Please register for either session. After your registration has been received, you will be sent instructions for joining the meeting.

Community Health Status Indicators (CHSI) 2015 Web Application Briefing (1 hour)
Tuesday, March 24, 2015
3:00 pm Eastern Daylight Time (New York, GMT-04:00)

Community Health Status Indicators (CHSI) 2015 Web Application Briefing (1 hour)
Thursday, March 26, 2015
11:00 am Eastern Daylight Time (New York, GMT-04:00)

Can’t register? Contact support.

About CHSI 2015

CHSI 2015 is an interactive online tool that produces health profiles for all 3,143 counties in the United States. Each profile includes key indicators of health outcomes that describe the population health status of a county and factors that have the potential to influence health outcomes, such as health care access and quality, health behaviors, social factors and the physical environment. CHSI 2015 supports comparisons to peer counties, HP 2020 targets and national performance, and is designed to complement other available sources of community health indicators including the County Health Rankings and Roadmaps. First issued in 2000, CHSI 2015 represents the collaboration of public health partners in the public, non-profit and research communities, including the National Library of Medicine. Visit the new CHSI Web application today!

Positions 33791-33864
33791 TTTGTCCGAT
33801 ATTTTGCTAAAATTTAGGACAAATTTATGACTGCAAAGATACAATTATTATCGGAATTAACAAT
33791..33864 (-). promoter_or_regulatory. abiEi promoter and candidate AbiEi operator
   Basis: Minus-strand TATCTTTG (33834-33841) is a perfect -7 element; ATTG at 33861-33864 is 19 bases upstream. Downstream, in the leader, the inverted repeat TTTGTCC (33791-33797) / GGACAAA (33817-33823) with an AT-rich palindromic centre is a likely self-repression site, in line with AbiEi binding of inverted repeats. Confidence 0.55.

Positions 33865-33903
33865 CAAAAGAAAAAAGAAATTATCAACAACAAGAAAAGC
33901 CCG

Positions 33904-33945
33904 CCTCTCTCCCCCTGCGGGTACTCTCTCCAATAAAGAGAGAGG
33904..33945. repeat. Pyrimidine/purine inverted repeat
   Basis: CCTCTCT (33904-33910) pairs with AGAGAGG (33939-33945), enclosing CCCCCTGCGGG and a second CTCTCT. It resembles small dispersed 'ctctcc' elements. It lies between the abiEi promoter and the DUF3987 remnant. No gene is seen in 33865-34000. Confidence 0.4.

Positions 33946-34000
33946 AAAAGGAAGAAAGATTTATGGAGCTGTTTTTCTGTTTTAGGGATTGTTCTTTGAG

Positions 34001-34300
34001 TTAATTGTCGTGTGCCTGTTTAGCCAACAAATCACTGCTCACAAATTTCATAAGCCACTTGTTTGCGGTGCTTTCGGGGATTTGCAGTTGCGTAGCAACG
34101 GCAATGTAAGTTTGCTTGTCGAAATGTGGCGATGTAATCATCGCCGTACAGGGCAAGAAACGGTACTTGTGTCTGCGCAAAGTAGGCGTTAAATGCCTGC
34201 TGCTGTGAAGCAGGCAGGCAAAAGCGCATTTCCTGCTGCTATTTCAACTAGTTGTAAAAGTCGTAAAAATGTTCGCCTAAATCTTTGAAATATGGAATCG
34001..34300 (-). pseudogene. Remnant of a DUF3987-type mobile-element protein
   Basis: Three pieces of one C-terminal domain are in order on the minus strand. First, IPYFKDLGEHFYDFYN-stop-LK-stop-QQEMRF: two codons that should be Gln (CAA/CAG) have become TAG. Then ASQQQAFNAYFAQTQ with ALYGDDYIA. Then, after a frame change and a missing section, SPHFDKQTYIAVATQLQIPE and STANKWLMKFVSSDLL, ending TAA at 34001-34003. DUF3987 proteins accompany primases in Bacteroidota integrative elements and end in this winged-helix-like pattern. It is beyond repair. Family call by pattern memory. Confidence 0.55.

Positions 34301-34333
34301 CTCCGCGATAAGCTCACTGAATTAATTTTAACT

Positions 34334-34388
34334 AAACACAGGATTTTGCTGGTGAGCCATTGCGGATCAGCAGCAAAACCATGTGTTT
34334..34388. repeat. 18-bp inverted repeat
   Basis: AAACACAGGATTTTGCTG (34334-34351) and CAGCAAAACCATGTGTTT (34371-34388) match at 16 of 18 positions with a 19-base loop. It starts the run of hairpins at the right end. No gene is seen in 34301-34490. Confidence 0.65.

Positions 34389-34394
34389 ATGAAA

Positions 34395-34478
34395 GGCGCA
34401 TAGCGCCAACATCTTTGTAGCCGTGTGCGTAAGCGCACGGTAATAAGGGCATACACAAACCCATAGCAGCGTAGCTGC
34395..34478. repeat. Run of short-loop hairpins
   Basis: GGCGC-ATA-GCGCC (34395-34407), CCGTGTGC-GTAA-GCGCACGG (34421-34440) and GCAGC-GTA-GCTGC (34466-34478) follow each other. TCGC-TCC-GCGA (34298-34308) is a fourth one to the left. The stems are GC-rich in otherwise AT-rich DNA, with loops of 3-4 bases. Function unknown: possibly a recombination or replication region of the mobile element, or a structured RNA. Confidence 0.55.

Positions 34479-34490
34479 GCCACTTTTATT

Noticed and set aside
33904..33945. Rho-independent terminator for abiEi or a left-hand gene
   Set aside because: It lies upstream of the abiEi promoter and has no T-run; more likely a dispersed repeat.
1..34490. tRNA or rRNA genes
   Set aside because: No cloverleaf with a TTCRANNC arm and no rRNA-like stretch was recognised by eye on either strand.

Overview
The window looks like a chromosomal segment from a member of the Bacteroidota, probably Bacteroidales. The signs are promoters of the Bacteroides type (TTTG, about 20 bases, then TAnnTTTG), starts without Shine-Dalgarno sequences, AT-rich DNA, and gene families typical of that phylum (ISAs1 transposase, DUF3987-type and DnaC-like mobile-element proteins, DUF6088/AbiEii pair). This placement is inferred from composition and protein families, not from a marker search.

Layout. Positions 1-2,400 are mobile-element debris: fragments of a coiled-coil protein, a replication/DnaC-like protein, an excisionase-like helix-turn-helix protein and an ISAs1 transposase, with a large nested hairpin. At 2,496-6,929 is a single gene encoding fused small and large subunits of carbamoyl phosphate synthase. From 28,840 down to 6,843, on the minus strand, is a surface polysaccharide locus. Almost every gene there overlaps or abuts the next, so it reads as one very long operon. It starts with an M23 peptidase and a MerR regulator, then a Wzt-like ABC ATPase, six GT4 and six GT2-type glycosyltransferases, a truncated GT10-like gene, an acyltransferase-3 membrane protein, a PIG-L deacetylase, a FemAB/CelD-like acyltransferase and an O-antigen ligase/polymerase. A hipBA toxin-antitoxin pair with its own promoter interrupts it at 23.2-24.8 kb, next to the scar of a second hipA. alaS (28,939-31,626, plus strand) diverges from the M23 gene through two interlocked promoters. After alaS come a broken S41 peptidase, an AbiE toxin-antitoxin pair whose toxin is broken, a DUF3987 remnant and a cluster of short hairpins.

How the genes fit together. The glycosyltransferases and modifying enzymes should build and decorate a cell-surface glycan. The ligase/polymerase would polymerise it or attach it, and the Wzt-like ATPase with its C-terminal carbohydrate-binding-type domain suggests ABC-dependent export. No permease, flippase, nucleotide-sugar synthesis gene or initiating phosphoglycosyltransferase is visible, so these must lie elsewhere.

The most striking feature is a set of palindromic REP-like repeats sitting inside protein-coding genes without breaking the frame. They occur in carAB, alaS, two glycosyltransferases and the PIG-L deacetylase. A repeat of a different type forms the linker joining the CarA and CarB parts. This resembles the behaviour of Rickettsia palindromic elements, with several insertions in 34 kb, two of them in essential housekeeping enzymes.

What Shapes Health? A Story about Data Visualization

It was an amazing a-ha moment. We kind of blinked at each other, and then simultaneously said ‘We got to do something.’ – Dr. Nancy Hardt, University of Florida

This week on National Public Radio’s (NPR) All Things Considered was a story of what happened when Dr. Nancy Hardt, an OB-GYN, used data from Medicaid birth records to see where children were born into poverty in Gainesville, FL to try and identify ways to intervene and prevent poor childhood health outcomes. She was surprised to see a 1 square mile high-density ‘hot spot’ of births in dark blue appear in her map above. Dr. Hardt was encouraged to share her map with Sheriff Sadie Darnell, who pulled out a map of her own of Gainesville.

Sheriff Darnell’s map showed an exact overlay with the ‘hot spot’ on Dr. Hardt’s map of the highest crime rates in the city. By visiting the area they identified many things in the community that were barriers to good health including hunger, substandard housing, and a lack of medical care facilities – the closest location for uninsured patients was a 2 hour bus ride each way to the county health department. You’ll want to check out the rest of A Sheriff and A Doctor Team Up to Map Childhood Trauma to learn more about a mobile health clinic, what data from additional maps showed, and other steps they have taken since to help improve health outcomes for the community.

This story is the latest from the NPR series What Shapes Health, which was inspired in response to a recent Robert Wood Johnson Foundation poll about what beliefs and concerns Americans have regarding health. You can read an overview and download the full report of their results at